The secret of how the common-sense definition of reducing income taxes somehow morphs into a plan that benefits individuals who currently pay no income tax is a tale of political slight of hand at the highest level. After all, how can you reduce the income tax bite for someone who already pays NO income taxes? It sounds impossible, doesn’t it? If your tax rate is effectively zero, then it would seem that you are already benefiting from the master design of a progressive tax system that increases rates as incomes go higher, right?
Wrong! (At least according to Obama and Congressional Democrats)
In today’s world of political spin, a tax cut proposal need not apply only to those with income tax rates above zero. Instead, today’s definition of a tax cut can include allowing those who already pay no income taxes to receive a check from the government. Let me make it clear, I’m not talking about getting a refund of all of the income tax withheld from pay. No, we’re talking about receiving a government check over and above all of the withholding. In effect, it amounts to a negative tax rate for those who qualify, which is reportedly going to be over 50% of American households.
This negative tax rate is officially deemed to be a “refund,” since certain tax credits are deemed to be “refundable,” meaning that they are payable even if the filer’s total tax bill is zero. Excuse me, but a “refund” used to be defined as a return of something that you had paid in. But that’s not the case in the fairy tale world of Washington, DC. In Obama’s plan, you can get something called a refund even though it really represents a check from the government drawn from all those unfortunate souls who actually had to pay income taxes. Can you say WELFARE?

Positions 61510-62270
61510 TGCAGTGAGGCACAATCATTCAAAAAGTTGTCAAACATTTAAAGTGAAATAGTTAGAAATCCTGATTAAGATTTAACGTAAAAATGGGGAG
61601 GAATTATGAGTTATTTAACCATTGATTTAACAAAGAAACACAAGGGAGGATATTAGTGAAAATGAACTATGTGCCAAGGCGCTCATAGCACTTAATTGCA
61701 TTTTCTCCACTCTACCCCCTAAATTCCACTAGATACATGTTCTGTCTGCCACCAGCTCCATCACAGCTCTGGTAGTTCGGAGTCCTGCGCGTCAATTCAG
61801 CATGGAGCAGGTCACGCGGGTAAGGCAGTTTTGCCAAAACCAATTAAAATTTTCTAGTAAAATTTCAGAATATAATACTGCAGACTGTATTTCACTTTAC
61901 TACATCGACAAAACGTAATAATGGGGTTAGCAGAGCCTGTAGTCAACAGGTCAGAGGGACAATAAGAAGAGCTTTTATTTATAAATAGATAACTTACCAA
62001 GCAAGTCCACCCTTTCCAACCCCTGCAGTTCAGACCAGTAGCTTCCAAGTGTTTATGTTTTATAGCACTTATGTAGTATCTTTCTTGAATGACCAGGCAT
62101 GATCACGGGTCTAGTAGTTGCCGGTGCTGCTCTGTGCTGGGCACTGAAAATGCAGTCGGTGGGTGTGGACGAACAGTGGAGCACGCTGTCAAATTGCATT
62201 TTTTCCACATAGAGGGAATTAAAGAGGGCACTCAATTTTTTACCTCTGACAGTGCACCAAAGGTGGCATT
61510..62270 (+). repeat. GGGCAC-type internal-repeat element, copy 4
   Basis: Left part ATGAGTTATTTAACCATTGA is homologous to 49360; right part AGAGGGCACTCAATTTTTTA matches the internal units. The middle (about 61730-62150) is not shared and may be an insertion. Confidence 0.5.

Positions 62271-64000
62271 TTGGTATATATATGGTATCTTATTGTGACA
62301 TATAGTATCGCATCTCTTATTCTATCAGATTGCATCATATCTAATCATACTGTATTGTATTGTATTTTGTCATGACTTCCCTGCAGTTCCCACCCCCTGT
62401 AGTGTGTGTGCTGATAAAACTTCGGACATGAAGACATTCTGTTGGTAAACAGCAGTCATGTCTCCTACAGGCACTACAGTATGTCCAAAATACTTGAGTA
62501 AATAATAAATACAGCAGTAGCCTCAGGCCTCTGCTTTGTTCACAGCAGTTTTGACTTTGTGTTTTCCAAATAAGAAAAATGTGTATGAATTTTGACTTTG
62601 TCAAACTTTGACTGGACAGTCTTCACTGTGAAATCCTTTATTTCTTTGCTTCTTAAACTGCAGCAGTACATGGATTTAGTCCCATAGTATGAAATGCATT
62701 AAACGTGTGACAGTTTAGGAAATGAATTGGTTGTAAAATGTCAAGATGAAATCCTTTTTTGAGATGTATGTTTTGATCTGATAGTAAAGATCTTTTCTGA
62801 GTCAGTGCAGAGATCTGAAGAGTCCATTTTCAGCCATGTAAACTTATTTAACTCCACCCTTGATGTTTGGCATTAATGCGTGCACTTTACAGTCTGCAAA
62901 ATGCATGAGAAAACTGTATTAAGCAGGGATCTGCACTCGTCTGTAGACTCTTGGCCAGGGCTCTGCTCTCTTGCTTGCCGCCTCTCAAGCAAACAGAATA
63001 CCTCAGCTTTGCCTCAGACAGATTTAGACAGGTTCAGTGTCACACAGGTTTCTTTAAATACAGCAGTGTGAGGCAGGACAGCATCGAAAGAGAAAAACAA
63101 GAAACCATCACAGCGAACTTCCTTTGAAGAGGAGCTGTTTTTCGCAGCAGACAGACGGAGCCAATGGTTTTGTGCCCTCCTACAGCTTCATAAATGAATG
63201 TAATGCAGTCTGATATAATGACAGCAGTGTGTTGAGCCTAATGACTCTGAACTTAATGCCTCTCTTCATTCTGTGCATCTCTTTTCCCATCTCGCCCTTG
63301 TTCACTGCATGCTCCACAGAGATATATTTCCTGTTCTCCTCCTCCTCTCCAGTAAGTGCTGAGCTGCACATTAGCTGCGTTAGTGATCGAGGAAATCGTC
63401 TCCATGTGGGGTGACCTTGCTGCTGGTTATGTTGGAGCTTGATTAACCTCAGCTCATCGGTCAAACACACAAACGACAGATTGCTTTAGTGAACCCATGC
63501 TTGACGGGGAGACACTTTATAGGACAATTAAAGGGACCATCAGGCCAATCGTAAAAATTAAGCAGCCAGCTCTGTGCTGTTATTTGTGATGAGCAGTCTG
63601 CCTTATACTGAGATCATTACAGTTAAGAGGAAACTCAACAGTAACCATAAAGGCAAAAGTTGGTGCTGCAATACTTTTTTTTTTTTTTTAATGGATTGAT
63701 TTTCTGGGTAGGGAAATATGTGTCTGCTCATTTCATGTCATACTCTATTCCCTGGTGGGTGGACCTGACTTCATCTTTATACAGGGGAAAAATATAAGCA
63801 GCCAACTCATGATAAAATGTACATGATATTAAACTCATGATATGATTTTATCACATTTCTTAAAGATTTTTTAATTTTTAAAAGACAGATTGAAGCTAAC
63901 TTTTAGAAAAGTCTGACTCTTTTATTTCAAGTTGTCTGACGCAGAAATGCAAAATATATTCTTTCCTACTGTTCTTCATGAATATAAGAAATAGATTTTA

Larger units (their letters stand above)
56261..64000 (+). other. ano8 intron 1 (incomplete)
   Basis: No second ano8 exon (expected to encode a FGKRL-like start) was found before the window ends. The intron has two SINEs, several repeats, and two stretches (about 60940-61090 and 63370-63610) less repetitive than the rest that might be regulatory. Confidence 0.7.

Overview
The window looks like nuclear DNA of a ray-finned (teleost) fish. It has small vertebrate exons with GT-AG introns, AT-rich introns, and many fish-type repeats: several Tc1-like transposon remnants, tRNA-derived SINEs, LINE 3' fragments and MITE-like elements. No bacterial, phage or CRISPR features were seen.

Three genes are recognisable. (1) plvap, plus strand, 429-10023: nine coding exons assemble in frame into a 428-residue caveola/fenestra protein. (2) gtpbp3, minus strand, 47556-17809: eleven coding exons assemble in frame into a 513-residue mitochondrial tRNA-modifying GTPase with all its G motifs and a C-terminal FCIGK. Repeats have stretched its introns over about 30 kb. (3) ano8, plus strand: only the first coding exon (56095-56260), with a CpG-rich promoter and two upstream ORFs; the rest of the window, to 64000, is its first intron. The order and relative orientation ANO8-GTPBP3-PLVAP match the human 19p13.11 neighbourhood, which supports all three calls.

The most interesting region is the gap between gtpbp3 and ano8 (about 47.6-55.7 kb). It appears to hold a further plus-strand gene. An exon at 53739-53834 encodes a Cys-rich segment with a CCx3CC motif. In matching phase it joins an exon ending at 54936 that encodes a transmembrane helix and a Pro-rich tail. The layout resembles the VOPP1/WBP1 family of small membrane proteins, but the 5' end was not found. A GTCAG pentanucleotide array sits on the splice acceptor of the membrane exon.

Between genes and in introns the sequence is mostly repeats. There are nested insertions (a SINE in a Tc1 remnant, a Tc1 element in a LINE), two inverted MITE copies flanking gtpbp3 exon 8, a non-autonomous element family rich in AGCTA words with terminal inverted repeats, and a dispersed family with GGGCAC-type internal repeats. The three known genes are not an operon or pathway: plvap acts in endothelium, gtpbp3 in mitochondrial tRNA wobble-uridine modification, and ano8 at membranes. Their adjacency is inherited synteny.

Thus, in today’s political world, we need to alter our common-sense definitions of some key terms, as follows:
If Obama wants to put money in the hands of people in an effort to stimulate the economy, then he should proceed as Bush did last year and dole out checks to the populace. I don’t particularly agree with the practice, but at least people would know what is happening.
To dress a government handout (more welfare) in the garb of a tax cut can have some very drastic and negative effects, in my opinion. First, as Dick Morris points out, it means all income tax receipts will come from the top 50% of wage earners. I still happen to be in the camp of those who believe that you hold government more responsible when part of the money is yours. Plus, it makes changing the current complexity-laden tax code virtually impossible since the alternatives such as a “Flat Tax” or “Fair Tax” would mean that the 50% who pay no taxes would have to start paying taxes again.